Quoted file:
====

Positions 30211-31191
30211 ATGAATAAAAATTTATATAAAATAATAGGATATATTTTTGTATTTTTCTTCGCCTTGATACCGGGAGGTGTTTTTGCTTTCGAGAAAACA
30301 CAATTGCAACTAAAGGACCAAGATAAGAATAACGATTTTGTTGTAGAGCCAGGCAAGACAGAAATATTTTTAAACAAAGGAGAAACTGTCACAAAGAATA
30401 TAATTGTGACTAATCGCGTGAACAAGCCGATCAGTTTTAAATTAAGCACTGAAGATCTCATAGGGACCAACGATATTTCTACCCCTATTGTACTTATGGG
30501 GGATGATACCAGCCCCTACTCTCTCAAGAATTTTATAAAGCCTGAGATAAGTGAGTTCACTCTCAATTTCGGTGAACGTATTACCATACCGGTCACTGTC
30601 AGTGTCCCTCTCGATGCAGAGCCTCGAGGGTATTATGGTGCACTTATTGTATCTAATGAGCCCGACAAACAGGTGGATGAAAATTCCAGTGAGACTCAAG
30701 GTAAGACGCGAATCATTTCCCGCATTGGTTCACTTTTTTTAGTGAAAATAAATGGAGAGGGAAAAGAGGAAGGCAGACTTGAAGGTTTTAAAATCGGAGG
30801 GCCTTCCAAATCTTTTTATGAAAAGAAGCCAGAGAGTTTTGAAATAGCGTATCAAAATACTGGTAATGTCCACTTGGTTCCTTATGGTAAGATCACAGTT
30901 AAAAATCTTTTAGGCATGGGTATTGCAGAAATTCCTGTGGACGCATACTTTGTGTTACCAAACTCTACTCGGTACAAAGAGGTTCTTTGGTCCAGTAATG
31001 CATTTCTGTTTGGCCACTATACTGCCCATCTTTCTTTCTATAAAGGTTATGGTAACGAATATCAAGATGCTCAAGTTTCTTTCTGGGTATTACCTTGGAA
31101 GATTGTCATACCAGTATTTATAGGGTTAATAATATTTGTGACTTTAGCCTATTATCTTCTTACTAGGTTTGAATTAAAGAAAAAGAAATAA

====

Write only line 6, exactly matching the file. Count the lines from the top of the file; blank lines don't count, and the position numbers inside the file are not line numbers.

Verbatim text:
30601 AGTGTCCCTCTCGATGCAGAGCCTCGAGGGTATTATGGTGCACTTATTGTATCTAATGAGCCCGACAAACAGGTGGATGAAAATTCCAGTGAGACTCAAG